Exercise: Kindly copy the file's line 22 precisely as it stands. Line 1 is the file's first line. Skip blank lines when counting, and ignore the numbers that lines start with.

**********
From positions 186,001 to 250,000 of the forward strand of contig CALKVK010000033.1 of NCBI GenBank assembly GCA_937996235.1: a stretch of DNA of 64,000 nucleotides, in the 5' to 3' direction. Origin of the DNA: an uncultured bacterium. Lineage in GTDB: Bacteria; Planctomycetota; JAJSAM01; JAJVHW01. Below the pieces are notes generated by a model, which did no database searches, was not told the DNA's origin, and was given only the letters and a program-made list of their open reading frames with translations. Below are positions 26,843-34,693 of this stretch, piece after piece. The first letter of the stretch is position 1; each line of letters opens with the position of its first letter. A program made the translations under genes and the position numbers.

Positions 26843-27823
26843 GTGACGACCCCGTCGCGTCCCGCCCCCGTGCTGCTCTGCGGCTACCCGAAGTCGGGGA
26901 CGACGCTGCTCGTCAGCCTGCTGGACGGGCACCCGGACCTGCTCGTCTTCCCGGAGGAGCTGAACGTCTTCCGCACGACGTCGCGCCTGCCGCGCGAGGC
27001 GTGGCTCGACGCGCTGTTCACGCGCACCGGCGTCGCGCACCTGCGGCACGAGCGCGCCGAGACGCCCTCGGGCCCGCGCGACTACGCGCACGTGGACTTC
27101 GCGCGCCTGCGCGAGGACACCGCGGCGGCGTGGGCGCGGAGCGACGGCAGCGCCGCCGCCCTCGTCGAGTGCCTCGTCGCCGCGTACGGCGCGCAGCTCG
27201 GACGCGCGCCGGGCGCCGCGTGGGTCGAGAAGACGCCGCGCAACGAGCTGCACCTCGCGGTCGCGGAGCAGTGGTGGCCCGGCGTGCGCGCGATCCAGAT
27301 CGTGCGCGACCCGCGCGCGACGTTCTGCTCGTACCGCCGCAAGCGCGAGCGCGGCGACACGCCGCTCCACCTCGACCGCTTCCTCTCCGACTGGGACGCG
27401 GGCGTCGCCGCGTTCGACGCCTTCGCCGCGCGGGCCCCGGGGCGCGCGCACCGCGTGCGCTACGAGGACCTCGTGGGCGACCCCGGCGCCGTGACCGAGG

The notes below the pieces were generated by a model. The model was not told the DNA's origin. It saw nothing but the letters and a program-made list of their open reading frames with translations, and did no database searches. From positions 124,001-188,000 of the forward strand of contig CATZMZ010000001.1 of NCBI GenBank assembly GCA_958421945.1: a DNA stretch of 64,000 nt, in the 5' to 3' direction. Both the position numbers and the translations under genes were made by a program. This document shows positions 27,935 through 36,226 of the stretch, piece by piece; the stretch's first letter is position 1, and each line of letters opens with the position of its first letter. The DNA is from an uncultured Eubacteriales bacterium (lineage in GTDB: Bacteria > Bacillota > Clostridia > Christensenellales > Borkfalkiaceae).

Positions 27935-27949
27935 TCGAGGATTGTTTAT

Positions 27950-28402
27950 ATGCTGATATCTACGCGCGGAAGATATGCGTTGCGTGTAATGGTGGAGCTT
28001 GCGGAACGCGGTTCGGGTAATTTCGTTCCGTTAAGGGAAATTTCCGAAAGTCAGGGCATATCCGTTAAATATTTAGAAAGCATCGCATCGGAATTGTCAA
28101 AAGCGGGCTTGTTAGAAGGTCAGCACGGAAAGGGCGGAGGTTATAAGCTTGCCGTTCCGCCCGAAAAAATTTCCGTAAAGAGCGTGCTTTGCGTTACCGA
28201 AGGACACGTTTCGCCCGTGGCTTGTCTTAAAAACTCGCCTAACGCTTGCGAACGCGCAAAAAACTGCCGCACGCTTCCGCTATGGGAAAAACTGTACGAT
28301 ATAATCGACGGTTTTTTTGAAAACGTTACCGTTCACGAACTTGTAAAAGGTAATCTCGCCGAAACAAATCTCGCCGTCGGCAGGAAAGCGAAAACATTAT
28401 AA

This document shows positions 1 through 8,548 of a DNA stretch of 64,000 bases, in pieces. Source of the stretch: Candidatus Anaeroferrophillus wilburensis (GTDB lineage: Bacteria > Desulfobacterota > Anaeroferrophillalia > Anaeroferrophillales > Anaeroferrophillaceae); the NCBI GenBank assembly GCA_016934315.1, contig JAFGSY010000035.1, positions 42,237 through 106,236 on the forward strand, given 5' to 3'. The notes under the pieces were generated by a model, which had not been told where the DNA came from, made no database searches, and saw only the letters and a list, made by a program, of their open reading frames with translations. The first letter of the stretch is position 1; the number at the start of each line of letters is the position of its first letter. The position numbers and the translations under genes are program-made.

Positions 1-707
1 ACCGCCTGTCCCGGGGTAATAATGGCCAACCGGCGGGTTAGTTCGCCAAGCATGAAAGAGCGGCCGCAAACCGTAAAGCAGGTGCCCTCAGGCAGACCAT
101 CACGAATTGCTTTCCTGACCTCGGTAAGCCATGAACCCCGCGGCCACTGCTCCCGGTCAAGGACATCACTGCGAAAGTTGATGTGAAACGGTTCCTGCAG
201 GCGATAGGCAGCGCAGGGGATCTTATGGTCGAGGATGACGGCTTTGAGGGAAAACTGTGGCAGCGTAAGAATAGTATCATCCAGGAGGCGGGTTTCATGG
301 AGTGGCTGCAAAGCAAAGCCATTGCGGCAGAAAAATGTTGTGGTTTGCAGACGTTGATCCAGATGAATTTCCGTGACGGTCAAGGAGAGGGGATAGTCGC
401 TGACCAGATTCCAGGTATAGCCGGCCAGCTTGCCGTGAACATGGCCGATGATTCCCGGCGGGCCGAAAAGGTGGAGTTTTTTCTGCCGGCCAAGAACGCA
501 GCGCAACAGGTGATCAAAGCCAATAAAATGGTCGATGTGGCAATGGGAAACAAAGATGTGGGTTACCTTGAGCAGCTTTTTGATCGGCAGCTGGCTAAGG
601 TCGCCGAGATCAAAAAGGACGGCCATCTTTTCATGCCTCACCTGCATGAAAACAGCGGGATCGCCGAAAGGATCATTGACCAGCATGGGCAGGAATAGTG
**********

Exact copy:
1 ACCGCCTGTCCCGGGGTAATAATGGCCAACCGGCGGGTTAGTTCGCCAAGCATGAAAGAGCGGCCGCAAACCGTAAAGCAGGTGCCCTCAGGCAGACCAT